From where the name Kamakhya originated?
The Kamakhya Devi temple found its name from the God of love- Kamadeva. It is said that the Kamadeva had lost his virility due to a curse and after sorting the genitals of Goddess Sati, he was able to break out of that curse. As a tribute to Sati giving back the potency of Kamadeva, the image of ‘Kamakhya Devi’ was installed. Many people also believes that Kamakhya is the same spot where Shiva and Sati had their romantic moments. Thus taking up from a Sanskrit word ‘Kama’ which means love, the name Kamakhya was given.
Kamakhya Devi is popularly recognized as the bleeding goddess in India. The stories of womb and genitals of Shakti are places in the holy ‘Garvagriha’ or what we call the sanctum located at the corner of the cave of this temple. In the month of Ashaad (June), the goddess is believed to menstruates and it is during this time, when the Brahmaputra river near Kamakhya turns red. There is no scientific reason of why the river turns red, many people also says that the pandits of the temple put vermillion in the river, but nothing has been evident yet. However, the temple during this time remain closed for 3 days and the holy water is distributed among the devotees. Symbolically speaking menstruation is the symbol of a woman’s power to give birth and continue the human race. So, the deity of Kamakhya Devi celebrates this ‘shakti’, power within every woman of the world but unlike this celebration there also lays a different story.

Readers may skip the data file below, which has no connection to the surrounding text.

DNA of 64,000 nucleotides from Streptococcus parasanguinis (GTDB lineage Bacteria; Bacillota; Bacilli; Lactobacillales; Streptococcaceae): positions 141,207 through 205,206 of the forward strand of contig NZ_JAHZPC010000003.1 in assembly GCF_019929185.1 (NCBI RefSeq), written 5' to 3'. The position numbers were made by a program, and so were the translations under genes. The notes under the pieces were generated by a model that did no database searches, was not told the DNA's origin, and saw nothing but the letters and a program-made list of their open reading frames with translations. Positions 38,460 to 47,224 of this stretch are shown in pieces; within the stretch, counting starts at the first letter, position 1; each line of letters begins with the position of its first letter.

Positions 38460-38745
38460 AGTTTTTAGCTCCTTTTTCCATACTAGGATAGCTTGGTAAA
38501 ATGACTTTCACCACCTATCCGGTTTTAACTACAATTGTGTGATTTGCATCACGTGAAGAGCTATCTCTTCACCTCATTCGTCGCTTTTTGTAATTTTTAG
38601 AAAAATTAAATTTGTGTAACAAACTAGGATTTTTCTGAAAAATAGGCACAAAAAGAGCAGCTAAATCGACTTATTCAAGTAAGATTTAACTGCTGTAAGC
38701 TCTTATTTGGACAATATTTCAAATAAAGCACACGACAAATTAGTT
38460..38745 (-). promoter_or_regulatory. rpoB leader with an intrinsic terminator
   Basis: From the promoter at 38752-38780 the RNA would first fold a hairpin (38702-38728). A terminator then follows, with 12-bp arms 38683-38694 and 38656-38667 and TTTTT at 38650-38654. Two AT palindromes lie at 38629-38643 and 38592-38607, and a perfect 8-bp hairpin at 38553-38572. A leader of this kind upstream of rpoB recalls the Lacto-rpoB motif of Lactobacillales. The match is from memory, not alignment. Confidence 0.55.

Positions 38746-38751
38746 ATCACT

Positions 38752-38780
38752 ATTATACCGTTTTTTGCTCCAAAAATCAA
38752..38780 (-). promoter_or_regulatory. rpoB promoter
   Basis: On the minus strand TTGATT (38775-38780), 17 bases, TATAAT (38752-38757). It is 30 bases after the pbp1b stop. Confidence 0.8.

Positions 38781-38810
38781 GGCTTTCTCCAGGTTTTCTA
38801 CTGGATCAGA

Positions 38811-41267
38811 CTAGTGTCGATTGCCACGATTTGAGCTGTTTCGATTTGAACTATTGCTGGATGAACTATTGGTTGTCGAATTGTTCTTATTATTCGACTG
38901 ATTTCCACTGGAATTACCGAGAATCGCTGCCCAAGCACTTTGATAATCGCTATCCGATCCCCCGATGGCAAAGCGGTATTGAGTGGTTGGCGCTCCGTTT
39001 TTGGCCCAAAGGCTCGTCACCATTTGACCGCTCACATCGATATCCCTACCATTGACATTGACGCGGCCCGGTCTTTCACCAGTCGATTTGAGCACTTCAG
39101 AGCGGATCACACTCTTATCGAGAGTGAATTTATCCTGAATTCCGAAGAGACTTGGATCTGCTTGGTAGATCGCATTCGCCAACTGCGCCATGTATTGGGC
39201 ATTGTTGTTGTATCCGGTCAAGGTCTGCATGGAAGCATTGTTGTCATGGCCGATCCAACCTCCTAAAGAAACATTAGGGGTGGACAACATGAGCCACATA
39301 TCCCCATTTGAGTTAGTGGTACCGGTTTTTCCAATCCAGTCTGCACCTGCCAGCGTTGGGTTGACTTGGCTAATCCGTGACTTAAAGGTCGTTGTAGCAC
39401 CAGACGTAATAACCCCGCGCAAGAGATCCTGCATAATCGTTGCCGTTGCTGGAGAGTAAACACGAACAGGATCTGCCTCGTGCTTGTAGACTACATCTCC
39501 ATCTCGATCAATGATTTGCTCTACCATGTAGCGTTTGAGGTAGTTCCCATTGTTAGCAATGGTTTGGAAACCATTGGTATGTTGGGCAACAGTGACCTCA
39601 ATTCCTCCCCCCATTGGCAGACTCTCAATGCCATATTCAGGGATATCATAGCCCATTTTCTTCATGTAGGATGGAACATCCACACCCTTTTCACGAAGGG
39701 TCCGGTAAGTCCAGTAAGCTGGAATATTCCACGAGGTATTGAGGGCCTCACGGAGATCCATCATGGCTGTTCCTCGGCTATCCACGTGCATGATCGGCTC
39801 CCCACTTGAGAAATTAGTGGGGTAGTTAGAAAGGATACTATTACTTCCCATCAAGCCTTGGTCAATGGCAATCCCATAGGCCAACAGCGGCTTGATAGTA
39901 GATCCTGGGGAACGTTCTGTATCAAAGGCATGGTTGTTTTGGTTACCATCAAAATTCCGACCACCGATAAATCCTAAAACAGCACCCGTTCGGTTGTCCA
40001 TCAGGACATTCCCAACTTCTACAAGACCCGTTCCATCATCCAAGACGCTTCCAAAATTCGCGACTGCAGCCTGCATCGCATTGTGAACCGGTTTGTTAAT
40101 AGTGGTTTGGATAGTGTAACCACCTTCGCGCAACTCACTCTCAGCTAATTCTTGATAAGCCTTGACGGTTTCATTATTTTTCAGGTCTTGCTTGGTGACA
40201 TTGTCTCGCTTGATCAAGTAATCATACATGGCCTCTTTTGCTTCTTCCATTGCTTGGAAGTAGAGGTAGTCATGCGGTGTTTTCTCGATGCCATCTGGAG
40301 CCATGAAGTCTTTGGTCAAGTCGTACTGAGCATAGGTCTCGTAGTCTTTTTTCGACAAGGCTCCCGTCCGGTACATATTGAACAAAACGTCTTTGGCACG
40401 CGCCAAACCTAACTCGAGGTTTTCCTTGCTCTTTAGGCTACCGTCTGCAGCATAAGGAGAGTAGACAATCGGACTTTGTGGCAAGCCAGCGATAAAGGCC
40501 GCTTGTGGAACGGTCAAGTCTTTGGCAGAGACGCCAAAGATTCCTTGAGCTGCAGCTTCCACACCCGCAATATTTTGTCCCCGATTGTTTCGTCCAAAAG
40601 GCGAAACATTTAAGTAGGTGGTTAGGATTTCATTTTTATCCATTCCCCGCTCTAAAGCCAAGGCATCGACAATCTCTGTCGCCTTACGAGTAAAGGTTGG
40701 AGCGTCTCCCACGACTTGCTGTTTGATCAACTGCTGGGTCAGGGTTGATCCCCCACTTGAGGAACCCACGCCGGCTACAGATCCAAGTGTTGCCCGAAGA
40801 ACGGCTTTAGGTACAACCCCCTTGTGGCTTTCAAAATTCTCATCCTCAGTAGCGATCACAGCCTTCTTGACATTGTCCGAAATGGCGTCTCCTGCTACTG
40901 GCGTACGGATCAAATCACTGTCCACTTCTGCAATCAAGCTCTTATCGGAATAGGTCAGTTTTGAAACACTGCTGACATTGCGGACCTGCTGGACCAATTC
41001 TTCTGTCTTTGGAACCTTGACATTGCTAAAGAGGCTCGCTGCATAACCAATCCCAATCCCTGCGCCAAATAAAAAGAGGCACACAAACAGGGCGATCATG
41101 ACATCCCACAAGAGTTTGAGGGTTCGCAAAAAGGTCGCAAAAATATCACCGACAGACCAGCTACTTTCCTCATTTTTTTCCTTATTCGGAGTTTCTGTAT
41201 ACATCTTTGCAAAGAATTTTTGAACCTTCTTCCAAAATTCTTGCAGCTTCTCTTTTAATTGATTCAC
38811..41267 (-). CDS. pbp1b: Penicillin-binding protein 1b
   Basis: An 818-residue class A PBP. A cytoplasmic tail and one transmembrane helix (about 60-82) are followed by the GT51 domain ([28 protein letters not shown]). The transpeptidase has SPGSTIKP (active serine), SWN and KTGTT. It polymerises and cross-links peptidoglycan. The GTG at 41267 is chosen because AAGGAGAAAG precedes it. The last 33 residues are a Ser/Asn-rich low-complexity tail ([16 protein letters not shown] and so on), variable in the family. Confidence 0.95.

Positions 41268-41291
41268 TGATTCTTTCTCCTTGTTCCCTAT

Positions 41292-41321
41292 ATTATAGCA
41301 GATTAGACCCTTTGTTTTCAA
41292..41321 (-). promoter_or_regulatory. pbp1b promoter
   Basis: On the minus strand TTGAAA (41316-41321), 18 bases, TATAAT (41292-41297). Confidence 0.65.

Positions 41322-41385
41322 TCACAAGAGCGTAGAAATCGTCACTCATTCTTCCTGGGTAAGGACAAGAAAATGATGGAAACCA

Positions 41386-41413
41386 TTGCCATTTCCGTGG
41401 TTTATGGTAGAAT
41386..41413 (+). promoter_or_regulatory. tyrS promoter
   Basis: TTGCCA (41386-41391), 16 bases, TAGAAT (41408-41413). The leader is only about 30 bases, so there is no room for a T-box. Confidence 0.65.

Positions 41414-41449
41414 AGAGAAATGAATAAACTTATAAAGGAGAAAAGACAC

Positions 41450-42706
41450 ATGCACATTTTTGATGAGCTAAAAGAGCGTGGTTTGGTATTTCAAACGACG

Unlike the celebration of the bleeding goddess, the temple prohibits the entry of bleeding women. Yes, you heard it right, ironically enough women while menstruating are not allowed inside the temple. Though every year, a 15-day festival called the Ambubachi Mela takes place at the temple, less recognition is given to the bleeding women. Now this isn’t some amusing, it’s like a hidden code encrypted at every holy place of India of any religions: “women don’t enter.” Along with this, the temple permits only females to enter its premises during the goddess is at her menstrual cycle. Only female priests serve the temple where the menstrual cloth of Sati is considered highly propitious and is further distributed among the devotees.
This mentality doesn’t came out of nowhere but was instigated by the teaching we have been hearing since childhood. Menstruation is not a word that can be talked about loud. The conversation surrounding periods remains under the burden of silence and darkness. And this is exactly what we need to break out from. Topics that may otherwise seem sensitive or the debates surrounding the idea of sexuality shouldn’t stay out of reach but should be brought out and be heard. Be it a man or a woman, there shouldn’t be any boundaries defining their approach.